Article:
Following Supreme Court orders, the Orissa High Court notifies the Vulnerable Witnesses Deposition Centers Scheme 2022
The Vulnerable Witnesses Deposition Centers (VWDC) Scheme 2022 was recently announced by the Orissa High Court, with the goal of establishing a safe and suitable atmosphere for recording the evidence of vulnerable witnesses. On March 9, the Registrar-General of the High Court issued a notification to that effect.
The aforementioned programmed was enacted in response to the Supreme Court’s directives in Smruti Tukaram Badade v. State of Maharashtra and Others (2022). In that decision, the Supreme Court emphasized the importance of establishing facilities to enable a safe, barrier-free environment for recording the testimony of vulnerable witnesses.
Karnataka High Court upholds Hijab Ban in colleges, says it’s not essential to Islam
The Karnataka High Court upheld a government order (GO) issued on February 5 that effectively allows colleges in the state to prohibit Muslim female students from wearing hijab (headscarves) on campus. The High Court, in a three-judge bench led by Chief Justice Ritu Raj Awasthi and Justices Krishna S Dixit and JM Khazi, held that: Hijab is not a part of Islam’s essential religious practices; Uniform requirement is a reasonable restriction on the fundamental right to freedom of expression under Article 19(1)(a); the government has the power to pass the GO; and no case is made out for its invalidation.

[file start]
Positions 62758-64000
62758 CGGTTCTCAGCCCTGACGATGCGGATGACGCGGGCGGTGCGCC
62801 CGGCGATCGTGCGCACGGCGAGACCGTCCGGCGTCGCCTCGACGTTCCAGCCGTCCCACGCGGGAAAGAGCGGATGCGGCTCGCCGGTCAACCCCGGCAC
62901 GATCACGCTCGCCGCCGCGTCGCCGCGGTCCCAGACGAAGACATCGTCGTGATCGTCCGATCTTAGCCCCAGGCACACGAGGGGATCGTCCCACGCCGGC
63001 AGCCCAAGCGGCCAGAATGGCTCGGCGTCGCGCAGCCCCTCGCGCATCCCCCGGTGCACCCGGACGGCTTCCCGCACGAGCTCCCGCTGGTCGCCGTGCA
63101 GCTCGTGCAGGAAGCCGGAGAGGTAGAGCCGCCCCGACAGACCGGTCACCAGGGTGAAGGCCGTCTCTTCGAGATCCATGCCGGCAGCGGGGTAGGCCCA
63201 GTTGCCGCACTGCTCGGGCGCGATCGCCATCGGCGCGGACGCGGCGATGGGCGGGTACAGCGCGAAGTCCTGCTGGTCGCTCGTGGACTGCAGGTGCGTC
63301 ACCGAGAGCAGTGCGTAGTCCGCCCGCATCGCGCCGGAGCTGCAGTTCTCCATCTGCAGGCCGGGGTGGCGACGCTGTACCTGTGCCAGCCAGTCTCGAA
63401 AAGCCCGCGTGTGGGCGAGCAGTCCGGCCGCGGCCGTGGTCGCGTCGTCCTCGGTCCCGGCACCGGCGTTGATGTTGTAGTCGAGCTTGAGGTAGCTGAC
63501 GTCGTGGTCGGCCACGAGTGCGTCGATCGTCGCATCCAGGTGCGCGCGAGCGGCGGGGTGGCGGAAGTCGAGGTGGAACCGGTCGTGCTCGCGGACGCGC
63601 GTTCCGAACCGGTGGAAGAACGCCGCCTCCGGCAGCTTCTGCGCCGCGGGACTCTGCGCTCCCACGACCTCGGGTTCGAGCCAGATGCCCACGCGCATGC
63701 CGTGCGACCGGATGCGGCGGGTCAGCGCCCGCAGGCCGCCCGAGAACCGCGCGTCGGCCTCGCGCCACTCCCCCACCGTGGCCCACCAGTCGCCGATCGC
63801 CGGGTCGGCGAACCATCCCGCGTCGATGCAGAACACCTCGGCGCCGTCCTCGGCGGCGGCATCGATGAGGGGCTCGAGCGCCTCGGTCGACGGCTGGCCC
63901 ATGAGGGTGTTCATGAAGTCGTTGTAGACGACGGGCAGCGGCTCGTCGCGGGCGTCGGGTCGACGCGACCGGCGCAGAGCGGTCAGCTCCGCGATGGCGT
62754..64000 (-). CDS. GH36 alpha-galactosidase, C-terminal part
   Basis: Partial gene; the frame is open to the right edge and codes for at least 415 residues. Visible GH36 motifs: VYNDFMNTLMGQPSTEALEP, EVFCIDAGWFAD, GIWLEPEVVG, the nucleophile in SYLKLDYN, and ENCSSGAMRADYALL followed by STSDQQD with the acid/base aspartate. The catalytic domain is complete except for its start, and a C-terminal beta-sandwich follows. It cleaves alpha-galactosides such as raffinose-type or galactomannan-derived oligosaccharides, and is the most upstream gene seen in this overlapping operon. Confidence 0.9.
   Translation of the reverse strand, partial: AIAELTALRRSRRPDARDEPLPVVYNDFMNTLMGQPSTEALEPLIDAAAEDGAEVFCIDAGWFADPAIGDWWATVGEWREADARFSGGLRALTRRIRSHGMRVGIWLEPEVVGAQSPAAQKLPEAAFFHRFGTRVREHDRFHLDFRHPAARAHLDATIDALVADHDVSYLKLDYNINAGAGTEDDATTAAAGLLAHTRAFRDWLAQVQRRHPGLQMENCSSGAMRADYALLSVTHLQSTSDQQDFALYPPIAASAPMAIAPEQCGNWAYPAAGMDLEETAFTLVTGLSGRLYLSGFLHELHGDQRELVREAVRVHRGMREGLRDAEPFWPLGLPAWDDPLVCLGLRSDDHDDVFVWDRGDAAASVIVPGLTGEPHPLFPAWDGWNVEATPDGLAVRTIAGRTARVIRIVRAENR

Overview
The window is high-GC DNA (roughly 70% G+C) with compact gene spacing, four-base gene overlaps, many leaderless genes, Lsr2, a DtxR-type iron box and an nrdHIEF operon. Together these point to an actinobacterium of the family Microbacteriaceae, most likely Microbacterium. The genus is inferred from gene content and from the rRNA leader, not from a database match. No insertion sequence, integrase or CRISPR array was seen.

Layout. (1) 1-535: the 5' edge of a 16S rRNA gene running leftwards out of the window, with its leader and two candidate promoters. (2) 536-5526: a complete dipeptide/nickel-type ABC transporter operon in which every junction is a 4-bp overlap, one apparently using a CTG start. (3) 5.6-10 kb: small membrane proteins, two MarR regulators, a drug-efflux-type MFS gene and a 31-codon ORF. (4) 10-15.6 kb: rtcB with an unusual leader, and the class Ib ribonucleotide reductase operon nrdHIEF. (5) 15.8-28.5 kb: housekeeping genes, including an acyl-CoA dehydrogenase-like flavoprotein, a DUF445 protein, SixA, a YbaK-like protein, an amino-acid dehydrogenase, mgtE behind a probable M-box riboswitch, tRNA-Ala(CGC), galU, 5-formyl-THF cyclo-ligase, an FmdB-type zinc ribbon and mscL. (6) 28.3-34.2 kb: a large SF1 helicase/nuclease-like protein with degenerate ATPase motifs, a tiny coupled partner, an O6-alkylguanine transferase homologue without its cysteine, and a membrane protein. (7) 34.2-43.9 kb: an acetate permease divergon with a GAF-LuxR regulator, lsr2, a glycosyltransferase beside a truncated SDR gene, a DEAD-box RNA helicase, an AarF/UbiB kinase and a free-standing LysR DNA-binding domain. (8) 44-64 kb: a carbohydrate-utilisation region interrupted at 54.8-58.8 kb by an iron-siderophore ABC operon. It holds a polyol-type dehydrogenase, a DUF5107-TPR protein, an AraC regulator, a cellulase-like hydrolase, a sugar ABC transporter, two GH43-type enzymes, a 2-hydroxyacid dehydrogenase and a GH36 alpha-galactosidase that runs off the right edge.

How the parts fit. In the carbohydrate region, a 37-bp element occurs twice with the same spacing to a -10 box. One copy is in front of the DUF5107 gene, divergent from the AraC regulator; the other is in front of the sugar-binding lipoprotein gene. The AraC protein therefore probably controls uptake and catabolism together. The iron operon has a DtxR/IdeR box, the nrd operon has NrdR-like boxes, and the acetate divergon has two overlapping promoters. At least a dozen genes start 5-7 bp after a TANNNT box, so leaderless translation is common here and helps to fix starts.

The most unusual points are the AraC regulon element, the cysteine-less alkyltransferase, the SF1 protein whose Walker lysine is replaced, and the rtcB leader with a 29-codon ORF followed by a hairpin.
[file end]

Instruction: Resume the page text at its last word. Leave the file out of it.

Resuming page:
On February 25, the verdict was reserved after an 11-day hearing before the Bench. The Court issued an interim injunction on the first day of the hearing prohibiting students from wearing hijab, saffron shawls (bhagwa), or using religious flags while attending courses in colleges with a prescribed uniform.
The Central Government’s ‘One Rank, One Pension’ programme has no constitutional flaws: Supreme Court